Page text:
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For a rosy glow, new study says to eat more fruits and vegetables
When it comes to healthy skin, winter isn’t the kindest season. Indoor heating can cause skin to dry out, flake, and crack. And, for light-skinned folks like me, a lack of sunshine can make skin look downright pasty during the winter months. So I was happy to find out you don’t have to expose your skin to the sun to get a healthy glow. New research indicates you can have measurably better skin tone in six short weeks, just by eating more fruits and vegetables.
Researchers at the University of St. Andrews in the UK tracked the diets of 35 adults over six weeks. They found that eating three extra servings of fruit and vegetables per day noticeably improved the study participants’ skin tone. Bonus benefit: diet-associated skin color changes were also correlated with higher levels of attractiveness, probably because people associate a more deeply colored complexion with better health. We all feel more attractive when our skin has more color, and this study confirms that hunch.
Why does upping your fruit and vegetable intake improve your skin health? The answer, according to the study, is carotenoids. These pigments give many fruits and vegetables — such as carrots, peaches, papayas, and tomatoes — their yellow, orange, and red hues. Many green leafy vegetables such as broccoli, kale, and spinach also contain carotenoids (though the yellow-orange pigment is hidden underneath the green). When you eat these carotenoids, they get deposited in your skin, giving it a rosy glow.
Carotenoids do more than just add color to your skin, though. They are antioxidants that protect your body from oxidative stress caused by free radicals. Some carotenoids — such as beta-carotene, alpha-carotene, and beta-cryptoxanthin — can convert into vitamin A, which is important for normal tissue development, immune strength, and healthy vision. The most important vitamin A precursor is beta-carotene.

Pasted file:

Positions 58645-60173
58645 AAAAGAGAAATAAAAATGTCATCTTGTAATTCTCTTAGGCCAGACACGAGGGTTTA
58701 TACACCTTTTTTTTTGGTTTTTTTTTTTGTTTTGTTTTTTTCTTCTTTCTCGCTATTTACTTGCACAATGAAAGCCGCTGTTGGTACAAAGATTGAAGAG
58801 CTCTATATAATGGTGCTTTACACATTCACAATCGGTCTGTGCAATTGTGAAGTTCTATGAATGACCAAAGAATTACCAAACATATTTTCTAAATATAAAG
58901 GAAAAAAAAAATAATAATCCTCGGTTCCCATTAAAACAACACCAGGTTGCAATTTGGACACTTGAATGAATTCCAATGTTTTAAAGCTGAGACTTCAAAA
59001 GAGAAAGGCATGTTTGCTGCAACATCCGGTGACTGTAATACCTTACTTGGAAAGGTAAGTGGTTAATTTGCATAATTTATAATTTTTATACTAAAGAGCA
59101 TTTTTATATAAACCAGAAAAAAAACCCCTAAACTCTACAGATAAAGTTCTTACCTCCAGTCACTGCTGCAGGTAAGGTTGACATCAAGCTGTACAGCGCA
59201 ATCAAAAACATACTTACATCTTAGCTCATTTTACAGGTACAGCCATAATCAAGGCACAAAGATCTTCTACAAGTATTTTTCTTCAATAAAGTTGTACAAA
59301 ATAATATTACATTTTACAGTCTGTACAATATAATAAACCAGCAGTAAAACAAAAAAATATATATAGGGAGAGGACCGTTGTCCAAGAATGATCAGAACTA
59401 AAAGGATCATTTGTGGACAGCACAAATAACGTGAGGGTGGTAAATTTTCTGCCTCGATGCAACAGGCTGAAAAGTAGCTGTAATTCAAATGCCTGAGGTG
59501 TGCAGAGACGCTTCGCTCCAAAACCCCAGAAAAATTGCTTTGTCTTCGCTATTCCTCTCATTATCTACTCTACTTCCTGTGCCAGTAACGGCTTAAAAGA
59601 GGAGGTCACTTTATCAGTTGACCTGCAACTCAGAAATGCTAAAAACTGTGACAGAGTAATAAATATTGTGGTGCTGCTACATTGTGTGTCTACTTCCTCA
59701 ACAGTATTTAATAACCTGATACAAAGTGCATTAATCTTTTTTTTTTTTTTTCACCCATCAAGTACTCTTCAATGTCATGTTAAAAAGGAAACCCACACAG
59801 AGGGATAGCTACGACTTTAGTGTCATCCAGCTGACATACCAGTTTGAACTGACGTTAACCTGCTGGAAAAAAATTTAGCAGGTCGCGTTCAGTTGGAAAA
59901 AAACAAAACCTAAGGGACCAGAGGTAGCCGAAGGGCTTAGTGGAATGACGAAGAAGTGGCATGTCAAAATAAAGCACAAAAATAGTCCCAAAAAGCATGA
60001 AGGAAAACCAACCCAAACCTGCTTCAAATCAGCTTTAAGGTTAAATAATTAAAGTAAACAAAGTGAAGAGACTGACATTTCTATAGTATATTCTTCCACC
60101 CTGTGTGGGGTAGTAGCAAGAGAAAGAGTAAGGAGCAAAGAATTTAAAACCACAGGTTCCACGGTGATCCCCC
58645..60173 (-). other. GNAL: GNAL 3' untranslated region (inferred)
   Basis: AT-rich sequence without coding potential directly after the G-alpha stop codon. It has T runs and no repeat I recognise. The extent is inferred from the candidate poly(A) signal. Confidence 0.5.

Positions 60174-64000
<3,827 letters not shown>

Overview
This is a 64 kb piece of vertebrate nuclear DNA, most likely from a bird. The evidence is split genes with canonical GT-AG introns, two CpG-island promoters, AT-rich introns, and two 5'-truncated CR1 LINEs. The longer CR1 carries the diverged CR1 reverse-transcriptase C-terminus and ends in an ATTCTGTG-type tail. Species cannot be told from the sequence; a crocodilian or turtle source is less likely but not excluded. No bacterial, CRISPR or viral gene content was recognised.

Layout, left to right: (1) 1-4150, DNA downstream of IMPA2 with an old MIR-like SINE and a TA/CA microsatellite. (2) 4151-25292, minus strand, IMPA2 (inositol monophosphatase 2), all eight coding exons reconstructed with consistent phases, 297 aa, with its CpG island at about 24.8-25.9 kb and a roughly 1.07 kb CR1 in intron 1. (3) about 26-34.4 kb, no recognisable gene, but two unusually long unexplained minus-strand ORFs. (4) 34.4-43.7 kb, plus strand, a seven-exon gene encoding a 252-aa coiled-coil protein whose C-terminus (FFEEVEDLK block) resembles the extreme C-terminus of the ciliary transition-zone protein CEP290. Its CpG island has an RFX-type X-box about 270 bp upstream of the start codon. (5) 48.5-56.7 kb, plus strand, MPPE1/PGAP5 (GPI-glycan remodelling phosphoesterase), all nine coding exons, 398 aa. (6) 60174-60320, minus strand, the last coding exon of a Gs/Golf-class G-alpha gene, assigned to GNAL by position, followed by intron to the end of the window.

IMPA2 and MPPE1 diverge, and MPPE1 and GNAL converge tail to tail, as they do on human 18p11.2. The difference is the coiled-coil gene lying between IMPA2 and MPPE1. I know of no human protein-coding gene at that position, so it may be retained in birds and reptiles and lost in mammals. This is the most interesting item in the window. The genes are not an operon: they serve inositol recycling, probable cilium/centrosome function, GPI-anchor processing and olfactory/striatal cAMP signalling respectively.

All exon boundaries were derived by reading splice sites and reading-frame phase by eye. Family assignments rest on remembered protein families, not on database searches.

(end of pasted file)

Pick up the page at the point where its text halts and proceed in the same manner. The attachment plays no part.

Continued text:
And here’s where this information ties into Juice Plus+®. Six studies have shown that Juice Plus+ causes measurable increases in blood levels of carotenoids, particularly beta-carotene. In one study, conducted by Tokyo Women’s Medical University, researchers found an eye-opening 528 percent increase in blood beta-carotene levels after participants took Juice Plus+ for four weeks. I’m guessing that’s enough to noticeably impact skin color!
(Side note: You don’t need to worry about getting too much beta-carotene. Because this nutrient is water-soluble, it can’t accumulate to dangerous levels; your body quickly eliminates whatever is not used.)
While I’m just theorizing that Juice Plus+ can improve skin color, it has been definitively shown to affect several other measures of skin health. Researchers at the University of Witten-Herdecke, Germany found Juice Plus+ increased skin circulation by 39 percent. That’s important, because circulation ensures the delivery of nutrients and oxygen to skin tissue, supporting healthy skin. Juice Plus+ also boosted skin hydration, skin thickness, and skin density.
Armed with this information, I, for one, will be eating a lot of squash soup, taking my Juice Plus+, and looking forward to enjoying healthy skin all winter!
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